Computer Chess Club Archives




Subject: Re: Everything you know is wrong

Author: Uri Blass

Date: 00:52:51 12/18/02

Go up one level in this thread

On December 18, 2002 at 03:08:03, Bruce Moreland wrote:

>On December 17, 2002 at 20:05:48, Omid David Tabibi wrote:
>>Thanks for your comments. We had a very thorough discussion of all the issues
>>you've raised, several weeks ago (with interesting comments by Robert Hyatt,
>>Gian-Carlo Pascutto, Tony Werten, Uri Blass, etc). I suggest that you first take
>>a look at those discussions (check the archives of Nov. 20--30).
>>Using fixed time instead of fixed depth incurs many problems, e.g., the
>>experiment will not be repeatable, and will be heavily hardware dependant, in
>>addition to dependance on engine's NPS. Because of all these reasons fixed depth
>>experiments are used more frequently for algorithmic comparisons (e.g., see
>>Heinz' articles as the most recent examples).
>I got the ICGA today, so this is the first I've heard of this article.
>I don't agree with this means of doing experiments.
>You have version A which gets 10 seconds per position to think on some
>hypothetical hardware, and finds 65 solutions.  You have version B, which gets
>17 seconds on the same hardware, and finds 71 solutions.
>Which is better, A or B?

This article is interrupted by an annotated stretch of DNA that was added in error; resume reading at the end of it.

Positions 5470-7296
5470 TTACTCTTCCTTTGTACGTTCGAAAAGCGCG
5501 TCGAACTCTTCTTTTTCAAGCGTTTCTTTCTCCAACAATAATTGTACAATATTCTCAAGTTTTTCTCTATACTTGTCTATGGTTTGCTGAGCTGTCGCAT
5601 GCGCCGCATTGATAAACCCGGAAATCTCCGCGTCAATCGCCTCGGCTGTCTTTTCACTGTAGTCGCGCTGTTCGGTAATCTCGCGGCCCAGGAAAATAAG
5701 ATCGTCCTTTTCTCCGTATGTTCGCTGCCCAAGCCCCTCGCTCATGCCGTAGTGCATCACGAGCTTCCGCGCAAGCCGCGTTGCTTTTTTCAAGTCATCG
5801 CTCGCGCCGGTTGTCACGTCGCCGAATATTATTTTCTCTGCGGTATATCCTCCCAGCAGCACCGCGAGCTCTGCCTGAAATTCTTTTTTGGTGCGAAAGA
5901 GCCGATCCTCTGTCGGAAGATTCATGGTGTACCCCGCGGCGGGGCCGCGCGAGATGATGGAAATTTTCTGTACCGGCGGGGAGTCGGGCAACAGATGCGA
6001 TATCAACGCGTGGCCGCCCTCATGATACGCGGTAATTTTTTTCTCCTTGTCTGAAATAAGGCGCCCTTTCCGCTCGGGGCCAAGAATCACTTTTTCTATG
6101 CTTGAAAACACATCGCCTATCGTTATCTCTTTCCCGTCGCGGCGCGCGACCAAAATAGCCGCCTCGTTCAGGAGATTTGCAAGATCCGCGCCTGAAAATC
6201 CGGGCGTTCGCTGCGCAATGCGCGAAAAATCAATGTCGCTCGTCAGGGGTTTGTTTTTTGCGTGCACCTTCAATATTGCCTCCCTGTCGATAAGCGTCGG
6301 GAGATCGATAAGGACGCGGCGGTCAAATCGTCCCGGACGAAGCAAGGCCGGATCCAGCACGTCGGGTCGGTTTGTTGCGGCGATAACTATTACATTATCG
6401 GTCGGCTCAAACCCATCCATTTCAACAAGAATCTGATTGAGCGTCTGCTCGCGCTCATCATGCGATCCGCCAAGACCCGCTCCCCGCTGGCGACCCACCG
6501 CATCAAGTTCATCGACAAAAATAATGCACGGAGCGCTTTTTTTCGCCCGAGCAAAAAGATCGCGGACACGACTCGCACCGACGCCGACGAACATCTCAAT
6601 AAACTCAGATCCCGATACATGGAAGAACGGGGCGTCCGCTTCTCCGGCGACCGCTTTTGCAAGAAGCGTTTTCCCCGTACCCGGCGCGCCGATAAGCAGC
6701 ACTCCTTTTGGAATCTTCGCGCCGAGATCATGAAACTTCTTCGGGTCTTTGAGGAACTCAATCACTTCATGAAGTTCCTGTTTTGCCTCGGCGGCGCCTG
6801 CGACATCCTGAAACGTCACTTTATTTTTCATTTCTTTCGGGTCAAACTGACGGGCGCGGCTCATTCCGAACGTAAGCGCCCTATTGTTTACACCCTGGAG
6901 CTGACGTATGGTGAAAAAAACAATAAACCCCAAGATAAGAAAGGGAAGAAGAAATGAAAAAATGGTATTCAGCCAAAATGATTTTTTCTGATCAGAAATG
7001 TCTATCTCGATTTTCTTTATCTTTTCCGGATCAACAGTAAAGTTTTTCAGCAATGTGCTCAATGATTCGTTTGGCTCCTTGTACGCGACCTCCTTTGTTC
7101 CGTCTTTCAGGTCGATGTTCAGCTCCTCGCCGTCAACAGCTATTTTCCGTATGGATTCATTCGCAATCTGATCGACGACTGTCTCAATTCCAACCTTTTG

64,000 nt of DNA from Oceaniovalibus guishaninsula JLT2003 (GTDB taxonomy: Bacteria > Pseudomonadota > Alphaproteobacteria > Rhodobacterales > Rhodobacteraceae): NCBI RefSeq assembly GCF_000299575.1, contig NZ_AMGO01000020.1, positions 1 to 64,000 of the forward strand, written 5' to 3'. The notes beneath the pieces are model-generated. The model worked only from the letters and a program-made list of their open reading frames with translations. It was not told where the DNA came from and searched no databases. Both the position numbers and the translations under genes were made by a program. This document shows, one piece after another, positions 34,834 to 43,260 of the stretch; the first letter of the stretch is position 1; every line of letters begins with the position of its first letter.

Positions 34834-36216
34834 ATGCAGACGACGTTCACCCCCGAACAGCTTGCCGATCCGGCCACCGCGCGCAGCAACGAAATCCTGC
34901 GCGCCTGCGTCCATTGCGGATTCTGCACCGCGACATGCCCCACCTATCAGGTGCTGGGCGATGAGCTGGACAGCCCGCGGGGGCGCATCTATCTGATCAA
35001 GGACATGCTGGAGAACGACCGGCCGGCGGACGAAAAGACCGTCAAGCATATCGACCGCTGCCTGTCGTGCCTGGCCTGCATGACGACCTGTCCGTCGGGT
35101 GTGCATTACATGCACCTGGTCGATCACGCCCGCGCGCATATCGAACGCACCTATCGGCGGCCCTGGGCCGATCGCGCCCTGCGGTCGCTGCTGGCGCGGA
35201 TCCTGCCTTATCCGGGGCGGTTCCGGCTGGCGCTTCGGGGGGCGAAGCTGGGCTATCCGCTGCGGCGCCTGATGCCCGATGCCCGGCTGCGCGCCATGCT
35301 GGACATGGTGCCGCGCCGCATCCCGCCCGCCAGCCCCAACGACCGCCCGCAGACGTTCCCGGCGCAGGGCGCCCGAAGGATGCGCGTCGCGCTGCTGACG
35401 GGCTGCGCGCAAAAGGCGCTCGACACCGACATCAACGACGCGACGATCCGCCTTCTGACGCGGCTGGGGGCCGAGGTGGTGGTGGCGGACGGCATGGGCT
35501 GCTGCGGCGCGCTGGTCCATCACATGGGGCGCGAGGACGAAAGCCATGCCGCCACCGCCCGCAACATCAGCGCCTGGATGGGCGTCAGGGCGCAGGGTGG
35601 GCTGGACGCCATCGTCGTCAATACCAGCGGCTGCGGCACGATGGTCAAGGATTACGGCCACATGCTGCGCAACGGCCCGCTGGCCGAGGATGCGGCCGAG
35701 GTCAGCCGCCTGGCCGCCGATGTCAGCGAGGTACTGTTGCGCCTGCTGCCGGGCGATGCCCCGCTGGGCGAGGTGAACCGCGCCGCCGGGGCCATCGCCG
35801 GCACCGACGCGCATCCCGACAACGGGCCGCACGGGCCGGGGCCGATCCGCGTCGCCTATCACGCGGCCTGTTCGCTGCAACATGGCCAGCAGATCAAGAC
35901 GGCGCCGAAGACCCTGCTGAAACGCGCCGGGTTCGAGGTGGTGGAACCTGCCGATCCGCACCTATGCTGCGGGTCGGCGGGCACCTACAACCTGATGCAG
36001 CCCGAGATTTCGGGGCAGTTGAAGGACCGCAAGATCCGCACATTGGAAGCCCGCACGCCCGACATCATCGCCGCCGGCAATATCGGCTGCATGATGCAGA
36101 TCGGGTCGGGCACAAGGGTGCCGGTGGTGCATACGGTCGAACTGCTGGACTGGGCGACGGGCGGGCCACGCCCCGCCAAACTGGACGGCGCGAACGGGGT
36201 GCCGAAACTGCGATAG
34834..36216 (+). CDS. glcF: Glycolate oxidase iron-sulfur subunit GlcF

>You conclude B.
>I disagree with your conclusion, for obvious reasons.  *If* Ernst does it the
>same way, I disagree with Ernst.  And *if* Bob does it that way, I disagree with
>Which is my point.  If this paper can be juried and still published with this
>flaw in it, and if foremost experts in the field can fail here to refute this
>methodology, our field is stuck and needs a good kick.
>You cannot conclude that algorithm B is superior to algorithm A, if you give
>algorithm B more time to operate.
>The proper conclusion is that you don't know if B is superior to A.
>It is possible that your algorithm is superior.  Further testing may show it.
>The data as reported do not support your conclusion.
>If you were trying to prove that this is superior to null move R=2, your data
>can support that conclusion, since you found more solutions with fewer nodes.
>That is a very interesting conclusion.
>But your data do not show that your algorithm is superior to null move R=3,
>since you found more solutions with more nodes.  An inferior algorithm can do
>that.  You could have tested the same algorithm twice and proven that it is
>superior to itself.  Something is wrong here.

I do not think that the paper claimed to prove that verification search is
better than R=3(I agree that it was better to do it but there is a difference
between criticizing a paper for not doing it and saying that everything that the
author knows is wrong).

I believe that it is better than R=3 for a lot of programs(at least at long time

I think that the interesting question is not if the article is written correctly
but if the idea can help programs.
If the idea can help programs even when you can criticize the article then
saying "everything that you know is wrong" does not seems to me correct.

I agree that the fact that articles do not try to compare time is wrong.
I understand the problem of the fact that time is not deterministic but
it is still possible to use fixed estimated time.

The program may have a global varaible with the name estimated_time that may be
updated after every procedure so the result can be reproducable and give better
estimate for time than the number of nodes.


This page took 0.03 seconds to execute

Last modified: Thu, 07 Jul 11 08:48:38 -0700

Current Computer Chess Club Forums at Talkchess. This site by Sean Mintz.